So it seems to me that this group is generally in favor of our best-guess plan (only look at pages that actually invoke the FLoC API), for which thank you. But I’m sure we’ll hear other opinions as well.

@mkaz: I think debating the merits of FLoC is a bit beyond the point, it may or may not be evil, probably no more or less than say AdSense. Where we wouldn’t introduce something to WordPress that would explicitly block a site from implementing AdSense, right?
@carike: The proposal just changes it from opt-out to opt-in. It does not prohibit someone from opting in.
@westonruter: If the page has to opt-in to FLoC by using an API then what’s the point of also requiring the site to opt-in to allowing FLoC as well? Going back to the Google Fonts example, if WordPress blocked Google Fonts from being used except if an opt-in is used, then if a theme enqueued a Google Font stylesheet then they’d also have to add the code to opt-in to not blocking Google Fonts. That doesn’t make sense to me. It’s like requiring a double opt-in?
@mkaz: It doesn’t seem like the area of the WordPress software to automatically opt people out of something in their browser.

@helen: So, a user/consumer disabling FLoC in their browser would mean they are not dropped into a bucket that’s used to determine ads/whatever that they see around the web (or… wherever). A WordPress site by default will not be used as a part of determining a given user’s bucket.
@macmanx: It seems to me, based on all this discussion, the best place for anti-FLoC measures are in the browser under control of the viewer, not in the site. If a site is triggering FLoC in the first place, it likely intends to benefit from FLoC in some way.

@carike shared a quote from the Chromium repository: “Any request made within an ad iframeiframe iFrame is an acronym for an inline frame. An iFrame is used inside a webpage to load another HTML document and render it. This HTML document may also contain JavaScript and/or CSS which is loaded at the time when iframe tag is parsed by the user’s browser. is considered an ad resource request.”
@michaelkleber: The point is that Chrome’s Ad Tagging is trying to figure out exactly which resources are ads — very important if you want to, for example, unload ads that use too many bytes.  So the rule is “anything loaded inside an ad counts as part of the ad”. But for FLoC, we’re asking a much coarser question: “Does this page have any ad stuff on it at all?”  So details about which specific items are part of that ad are irrelevant.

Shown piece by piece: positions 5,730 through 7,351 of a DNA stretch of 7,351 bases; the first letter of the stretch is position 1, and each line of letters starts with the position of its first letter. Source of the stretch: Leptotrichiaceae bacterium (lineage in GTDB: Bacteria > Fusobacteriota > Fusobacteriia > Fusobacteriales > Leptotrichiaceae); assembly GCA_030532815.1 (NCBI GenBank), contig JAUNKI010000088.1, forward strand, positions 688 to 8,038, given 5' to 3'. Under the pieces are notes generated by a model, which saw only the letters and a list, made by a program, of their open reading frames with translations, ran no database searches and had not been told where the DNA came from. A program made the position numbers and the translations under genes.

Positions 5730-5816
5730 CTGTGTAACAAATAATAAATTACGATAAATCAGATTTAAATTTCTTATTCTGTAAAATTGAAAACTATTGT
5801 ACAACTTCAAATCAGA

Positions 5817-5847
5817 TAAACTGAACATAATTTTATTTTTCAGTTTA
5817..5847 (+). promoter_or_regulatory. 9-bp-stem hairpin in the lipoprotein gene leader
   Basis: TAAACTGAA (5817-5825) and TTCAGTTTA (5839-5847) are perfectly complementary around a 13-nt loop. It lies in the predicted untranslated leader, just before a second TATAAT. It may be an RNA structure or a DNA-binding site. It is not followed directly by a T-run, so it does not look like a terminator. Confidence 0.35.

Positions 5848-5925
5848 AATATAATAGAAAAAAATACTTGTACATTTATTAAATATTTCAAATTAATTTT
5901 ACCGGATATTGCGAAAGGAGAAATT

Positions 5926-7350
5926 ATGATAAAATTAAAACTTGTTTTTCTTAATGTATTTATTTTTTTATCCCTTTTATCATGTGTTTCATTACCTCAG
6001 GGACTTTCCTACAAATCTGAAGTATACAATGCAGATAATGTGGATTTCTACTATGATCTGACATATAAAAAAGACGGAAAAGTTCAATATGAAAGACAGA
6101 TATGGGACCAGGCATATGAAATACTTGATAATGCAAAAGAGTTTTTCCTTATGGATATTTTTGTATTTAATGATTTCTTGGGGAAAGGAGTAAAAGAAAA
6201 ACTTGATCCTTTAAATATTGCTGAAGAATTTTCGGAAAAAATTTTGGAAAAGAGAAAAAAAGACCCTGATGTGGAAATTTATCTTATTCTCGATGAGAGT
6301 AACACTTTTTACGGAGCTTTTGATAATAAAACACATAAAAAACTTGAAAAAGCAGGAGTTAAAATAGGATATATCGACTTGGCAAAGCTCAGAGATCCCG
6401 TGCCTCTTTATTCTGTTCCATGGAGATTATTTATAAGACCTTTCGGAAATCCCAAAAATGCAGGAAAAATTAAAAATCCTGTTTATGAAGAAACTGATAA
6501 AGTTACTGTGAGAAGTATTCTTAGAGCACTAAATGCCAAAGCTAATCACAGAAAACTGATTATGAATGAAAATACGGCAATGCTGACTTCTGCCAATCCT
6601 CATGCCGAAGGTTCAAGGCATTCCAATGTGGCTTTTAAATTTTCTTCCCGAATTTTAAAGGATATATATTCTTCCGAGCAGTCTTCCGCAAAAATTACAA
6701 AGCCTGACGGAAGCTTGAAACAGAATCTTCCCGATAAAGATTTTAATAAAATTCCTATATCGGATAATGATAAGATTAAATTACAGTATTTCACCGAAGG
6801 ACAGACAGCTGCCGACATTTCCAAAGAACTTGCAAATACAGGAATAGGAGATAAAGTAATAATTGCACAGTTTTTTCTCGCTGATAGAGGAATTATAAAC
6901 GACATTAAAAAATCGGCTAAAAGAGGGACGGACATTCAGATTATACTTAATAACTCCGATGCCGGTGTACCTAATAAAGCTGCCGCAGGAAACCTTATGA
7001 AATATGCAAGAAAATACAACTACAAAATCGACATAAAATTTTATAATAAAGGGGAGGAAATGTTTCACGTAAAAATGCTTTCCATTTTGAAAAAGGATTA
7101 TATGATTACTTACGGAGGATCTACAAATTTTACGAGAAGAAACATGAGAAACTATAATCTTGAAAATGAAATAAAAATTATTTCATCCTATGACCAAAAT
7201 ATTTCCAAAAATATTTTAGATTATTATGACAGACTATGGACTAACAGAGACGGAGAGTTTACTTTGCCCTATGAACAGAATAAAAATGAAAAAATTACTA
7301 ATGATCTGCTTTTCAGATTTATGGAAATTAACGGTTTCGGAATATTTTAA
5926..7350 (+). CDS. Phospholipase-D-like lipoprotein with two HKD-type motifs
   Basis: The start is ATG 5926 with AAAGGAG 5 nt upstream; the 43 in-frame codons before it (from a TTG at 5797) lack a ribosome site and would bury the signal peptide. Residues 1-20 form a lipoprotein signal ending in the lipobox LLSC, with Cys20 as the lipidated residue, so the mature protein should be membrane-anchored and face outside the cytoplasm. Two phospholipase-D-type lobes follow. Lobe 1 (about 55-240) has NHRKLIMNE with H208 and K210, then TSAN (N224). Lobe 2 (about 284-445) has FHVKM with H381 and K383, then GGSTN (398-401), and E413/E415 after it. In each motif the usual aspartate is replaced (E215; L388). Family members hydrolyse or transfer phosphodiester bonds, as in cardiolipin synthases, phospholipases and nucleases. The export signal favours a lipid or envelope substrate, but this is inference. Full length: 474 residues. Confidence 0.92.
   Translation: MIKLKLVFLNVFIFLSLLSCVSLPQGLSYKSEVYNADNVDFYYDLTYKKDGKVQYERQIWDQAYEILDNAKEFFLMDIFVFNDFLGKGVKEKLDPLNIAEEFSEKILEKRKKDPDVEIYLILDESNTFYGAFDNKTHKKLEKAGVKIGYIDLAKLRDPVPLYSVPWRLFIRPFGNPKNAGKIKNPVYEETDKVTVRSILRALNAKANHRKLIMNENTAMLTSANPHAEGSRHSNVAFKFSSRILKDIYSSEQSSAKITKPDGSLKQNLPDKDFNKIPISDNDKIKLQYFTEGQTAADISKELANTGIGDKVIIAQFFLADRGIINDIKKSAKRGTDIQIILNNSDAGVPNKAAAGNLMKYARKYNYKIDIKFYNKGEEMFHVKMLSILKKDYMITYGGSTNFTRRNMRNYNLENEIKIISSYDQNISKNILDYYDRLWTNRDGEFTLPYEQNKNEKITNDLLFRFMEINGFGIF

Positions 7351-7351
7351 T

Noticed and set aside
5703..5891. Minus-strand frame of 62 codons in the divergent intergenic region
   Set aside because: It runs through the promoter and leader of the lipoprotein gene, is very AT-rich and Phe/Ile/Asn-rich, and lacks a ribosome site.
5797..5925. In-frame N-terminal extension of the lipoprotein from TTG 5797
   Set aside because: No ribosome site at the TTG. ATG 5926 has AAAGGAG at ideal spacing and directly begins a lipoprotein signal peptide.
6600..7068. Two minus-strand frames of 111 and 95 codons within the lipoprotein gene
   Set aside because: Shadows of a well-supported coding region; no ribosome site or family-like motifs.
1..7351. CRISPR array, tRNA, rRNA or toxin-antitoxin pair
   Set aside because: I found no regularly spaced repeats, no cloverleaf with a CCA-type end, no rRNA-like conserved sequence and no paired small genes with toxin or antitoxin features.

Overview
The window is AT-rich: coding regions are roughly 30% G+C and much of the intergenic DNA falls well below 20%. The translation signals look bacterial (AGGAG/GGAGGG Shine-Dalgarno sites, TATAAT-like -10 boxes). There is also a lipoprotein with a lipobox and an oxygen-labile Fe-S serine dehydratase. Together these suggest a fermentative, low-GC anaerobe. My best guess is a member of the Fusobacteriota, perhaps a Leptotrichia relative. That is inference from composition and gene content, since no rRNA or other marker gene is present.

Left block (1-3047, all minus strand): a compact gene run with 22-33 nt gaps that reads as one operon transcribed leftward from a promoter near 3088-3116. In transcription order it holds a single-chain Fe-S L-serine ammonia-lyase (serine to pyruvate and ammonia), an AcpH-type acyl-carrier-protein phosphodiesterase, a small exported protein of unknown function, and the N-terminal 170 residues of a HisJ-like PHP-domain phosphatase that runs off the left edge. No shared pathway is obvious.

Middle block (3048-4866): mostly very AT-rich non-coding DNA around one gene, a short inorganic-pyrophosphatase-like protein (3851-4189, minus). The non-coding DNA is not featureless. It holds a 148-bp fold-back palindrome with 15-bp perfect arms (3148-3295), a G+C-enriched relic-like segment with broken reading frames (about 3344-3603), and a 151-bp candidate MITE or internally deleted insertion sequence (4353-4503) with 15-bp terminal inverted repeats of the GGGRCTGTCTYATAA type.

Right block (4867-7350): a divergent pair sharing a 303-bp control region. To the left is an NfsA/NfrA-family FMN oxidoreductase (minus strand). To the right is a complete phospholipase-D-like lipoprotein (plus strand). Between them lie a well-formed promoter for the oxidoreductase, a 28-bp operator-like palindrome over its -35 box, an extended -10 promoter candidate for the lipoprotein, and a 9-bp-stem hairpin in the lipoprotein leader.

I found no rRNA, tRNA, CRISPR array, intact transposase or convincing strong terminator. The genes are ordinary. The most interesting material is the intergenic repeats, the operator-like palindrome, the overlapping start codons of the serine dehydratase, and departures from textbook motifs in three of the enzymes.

@jorbin: In my personal opinion, WordPress is best off making a decision of no action at this time (not that we are making a decision in the meeting). FLoC as of right now is in such a small trial that we as a project should continue to monitor it and try to encourage that the final implementation is one that is going to align with us a project, but as of now it doesn’t present any danger to individuals on the web and in fact has the potential to benefit many publishers.

At the end of the chat, @jorbin shared a reminder about the Post & Comment Guidelines on Make/Core blogs to everyone that has posting abilities on make/core that we do have a page with expectations for posting there and that 1) All posts should be peer reviewed (it currently states by a committercommitter A developer with commit access. WordPress has five lead developers and four permanent core developers with commit access. Additionally, the project usually has a few guest or component committers - a developer receiving commit access, generally for a single release cycle (sometimes renewed) and/or for a specific component., but I personally would say project leaders who are not committer would fall into that bucket) and 2) That the peer reviewer should be recognized in the post.

The Google Chrome DevRel Team members shared that everyone is welcome to get in touch them via the chromiumDev Twitter account or the FLoC repository on GitHub.